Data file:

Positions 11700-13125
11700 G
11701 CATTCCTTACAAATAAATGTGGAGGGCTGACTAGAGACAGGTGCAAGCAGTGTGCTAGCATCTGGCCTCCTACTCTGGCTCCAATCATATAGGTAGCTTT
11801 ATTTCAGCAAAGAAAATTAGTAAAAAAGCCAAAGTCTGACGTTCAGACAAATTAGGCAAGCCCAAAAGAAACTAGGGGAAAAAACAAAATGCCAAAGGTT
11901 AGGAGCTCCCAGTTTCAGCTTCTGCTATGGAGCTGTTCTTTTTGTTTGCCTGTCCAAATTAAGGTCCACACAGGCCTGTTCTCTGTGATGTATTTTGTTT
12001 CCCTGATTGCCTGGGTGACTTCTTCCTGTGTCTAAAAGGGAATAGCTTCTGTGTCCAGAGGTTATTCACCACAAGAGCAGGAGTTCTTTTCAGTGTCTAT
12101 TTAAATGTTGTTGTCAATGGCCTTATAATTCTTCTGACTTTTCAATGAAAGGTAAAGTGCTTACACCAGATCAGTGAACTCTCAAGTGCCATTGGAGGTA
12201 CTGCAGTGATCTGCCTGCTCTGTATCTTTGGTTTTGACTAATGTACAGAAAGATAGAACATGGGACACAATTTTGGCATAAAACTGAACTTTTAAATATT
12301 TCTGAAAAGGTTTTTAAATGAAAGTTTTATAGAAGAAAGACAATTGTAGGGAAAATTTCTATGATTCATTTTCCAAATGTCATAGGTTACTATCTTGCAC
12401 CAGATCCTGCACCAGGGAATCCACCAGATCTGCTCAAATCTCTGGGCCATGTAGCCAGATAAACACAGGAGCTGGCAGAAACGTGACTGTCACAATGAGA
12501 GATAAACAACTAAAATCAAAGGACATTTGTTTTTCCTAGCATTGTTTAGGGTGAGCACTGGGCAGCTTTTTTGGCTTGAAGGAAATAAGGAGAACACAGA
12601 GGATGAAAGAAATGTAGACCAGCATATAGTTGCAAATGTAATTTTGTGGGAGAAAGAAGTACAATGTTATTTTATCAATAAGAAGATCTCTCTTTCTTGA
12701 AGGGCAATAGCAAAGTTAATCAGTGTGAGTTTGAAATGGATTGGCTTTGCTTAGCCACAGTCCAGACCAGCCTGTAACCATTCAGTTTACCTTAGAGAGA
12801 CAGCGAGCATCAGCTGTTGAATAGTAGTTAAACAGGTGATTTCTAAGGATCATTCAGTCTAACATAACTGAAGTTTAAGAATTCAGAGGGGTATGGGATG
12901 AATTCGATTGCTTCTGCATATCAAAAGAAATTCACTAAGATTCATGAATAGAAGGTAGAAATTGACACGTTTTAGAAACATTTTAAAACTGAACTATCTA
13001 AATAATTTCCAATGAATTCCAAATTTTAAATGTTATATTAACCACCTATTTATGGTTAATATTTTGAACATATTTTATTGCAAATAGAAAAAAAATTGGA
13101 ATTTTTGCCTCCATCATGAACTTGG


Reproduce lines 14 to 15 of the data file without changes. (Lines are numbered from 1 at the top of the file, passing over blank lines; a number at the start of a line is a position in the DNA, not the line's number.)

12801 CAGCGAGCATCAGCTGTTGAATAGTAGTTAAACAGGTGATTTCTAAGGATCATTCAGTCTAACATAACTGAAGTTTAAGAATTCAGAGGGGTATGGGATG
12901 AATTCGATTGCTTCTGCATATCAAAAGAAATTCACTAAGATTCATGAATAGAAGGTAGAAATTGACACGTTTTAGAAACATTTTAAAACTGAACTATCTA